Turning health systems research and evidence into country action

Country representatives of the Joint Learning Network for Universal Health Coverage attend a meeting in Bangkok, Thailand, to discuss accreditation as an engine for improving the quality of health care. © Joint Learning Network for Universal Health Coverage

The question of how to implement findings from evidence-based research into improved health care policies remains a persistent challenge. But it is essential that we bridge this “know-do” gap in order to strengthen health systems and move toward universal health coverage (UHC).

Finding strategies for translating high-quality research and practical experience into coherent and effective policies is becoming increasingly critical. The global health community must find ways to support policymakers and practitioners in understanding and applying evidence-based recommendations specific to their context.

One approach that is successfully translating evidence into action is called joint learning, and one of the best examples of this approach is the Joint Learning Network for Universal Health Coverage. The Joint Learning Network has 27 country members who are at varying stages of implementing health policy and system reforms to advance universal health coverage. To date, the network has produced more than 130 resources—but these case studies and manuals and toolkits don’t just sit on a shelf collecting dust. The countries are actively using them. For example, Ghana has tapped joint learning to strengthen its provider payment systems, contributing to and utilizing co-produced JLN knowledge products to diagnose key payment challenges, assess reform options, and conduct costing analyses for provider payment. This has stimulated more local evidence generation, including provider mapping, the strategic development of provider networks, and the design and implementation of a new provider payment system to ensure more efficient and effective purchasing of health services by the government.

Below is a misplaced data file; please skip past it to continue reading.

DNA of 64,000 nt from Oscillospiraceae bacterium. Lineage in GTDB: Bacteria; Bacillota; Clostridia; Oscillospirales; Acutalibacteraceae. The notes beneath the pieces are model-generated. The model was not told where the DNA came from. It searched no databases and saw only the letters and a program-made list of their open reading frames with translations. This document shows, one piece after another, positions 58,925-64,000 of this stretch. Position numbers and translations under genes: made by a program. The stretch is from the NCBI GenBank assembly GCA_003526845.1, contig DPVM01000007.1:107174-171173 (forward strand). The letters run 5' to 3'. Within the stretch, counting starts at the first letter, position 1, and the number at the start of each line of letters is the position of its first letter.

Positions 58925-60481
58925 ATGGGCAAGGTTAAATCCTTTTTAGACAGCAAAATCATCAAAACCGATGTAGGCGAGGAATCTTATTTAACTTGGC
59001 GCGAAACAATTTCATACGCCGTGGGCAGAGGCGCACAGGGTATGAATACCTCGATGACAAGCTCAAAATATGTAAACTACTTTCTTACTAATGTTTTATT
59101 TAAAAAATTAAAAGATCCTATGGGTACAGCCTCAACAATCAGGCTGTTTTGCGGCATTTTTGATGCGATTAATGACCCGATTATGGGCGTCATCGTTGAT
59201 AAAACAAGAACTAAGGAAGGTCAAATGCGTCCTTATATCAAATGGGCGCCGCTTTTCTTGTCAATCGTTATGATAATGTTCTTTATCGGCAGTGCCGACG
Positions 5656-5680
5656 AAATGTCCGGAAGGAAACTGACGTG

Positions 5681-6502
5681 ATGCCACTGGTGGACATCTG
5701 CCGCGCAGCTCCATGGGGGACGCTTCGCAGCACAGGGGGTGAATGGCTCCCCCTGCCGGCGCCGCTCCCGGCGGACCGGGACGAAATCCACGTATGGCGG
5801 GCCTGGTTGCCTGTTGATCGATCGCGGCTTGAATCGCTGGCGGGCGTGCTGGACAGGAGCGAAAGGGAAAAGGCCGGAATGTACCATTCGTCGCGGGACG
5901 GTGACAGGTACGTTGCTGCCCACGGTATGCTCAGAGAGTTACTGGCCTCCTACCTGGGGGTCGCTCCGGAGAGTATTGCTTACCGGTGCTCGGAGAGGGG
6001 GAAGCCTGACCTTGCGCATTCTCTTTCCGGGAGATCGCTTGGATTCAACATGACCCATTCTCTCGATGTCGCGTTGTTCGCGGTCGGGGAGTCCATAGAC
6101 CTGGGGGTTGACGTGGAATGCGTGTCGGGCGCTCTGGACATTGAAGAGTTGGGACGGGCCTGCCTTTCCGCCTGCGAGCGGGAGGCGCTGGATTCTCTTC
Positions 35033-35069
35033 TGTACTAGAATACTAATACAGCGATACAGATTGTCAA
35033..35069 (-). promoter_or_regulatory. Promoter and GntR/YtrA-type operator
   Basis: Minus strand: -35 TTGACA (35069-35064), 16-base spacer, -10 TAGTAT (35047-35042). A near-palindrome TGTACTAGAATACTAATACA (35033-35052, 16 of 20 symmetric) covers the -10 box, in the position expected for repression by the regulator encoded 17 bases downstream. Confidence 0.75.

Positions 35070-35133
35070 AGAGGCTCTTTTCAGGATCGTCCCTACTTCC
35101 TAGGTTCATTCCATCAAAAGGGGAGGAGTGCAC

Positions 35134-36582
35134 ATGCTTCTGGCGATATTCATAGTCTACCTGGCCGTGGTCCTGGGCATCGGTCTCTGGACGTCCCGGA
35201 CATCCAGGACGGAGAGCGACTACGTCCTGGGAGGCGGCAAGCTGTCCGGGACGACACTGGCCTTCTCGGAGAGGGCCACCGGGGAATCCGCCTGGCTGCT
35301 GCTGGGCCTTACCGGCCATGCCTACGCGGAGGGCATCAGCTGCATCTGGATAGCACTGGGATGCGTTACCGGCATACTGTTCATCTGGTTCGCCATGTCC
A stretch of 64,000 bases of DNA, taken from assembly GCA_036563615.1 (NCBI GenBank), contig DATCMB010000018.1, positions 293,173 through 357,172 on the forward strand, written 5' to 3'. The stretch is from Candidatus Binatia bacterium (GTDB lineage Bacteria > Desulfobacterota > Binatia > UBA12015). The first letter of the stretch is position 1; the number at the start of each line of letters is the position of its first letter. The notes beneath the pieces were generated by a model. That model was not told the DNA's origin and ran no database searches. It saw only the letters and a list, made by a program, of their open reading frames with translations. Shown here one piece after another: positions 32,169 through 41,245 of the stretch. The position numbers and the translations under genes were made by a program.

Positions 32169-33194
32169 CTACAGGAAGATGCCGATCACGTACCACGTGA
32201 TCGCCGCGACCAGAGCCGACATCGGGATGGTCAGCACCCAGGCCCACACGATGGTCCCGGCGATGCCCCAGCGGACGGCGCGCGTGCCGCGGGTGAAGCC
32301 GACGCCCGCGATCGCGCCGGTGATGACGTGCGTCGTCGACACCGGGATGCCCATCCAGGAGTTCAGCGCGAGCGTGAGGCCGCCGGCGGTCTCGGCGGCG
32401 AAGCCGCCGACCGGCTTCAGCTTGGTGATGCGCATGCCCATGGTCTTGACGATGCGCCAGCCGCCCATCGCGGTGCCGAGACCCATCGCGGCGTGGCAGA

5 strategies for translating evidence to action with the joint learning approach

  1. Start by responding to a need. For research and evidence to be useful, it needs to address a real-life problem. We must ask policymakers and practitioners about the decisions and challenges they routinely face and focus our efforts there. To date, the members of the Joint Learning Network have identified priority topic areas such as how to effectively engage private primary health care providers and how to implement optimal provider payment mechanisms.

  2. Focus on the experiences of countries that face similar challenges. For evidence to be translated into action, it needs to be relevant to the specific context it will be used in. As a facilitator for the Joint Learning Network, Results for Development works with countries to review and document their experiences in a structured way and draw lessons that may be applicable to many countries, ultimately helping to develop both country specific and global solutions.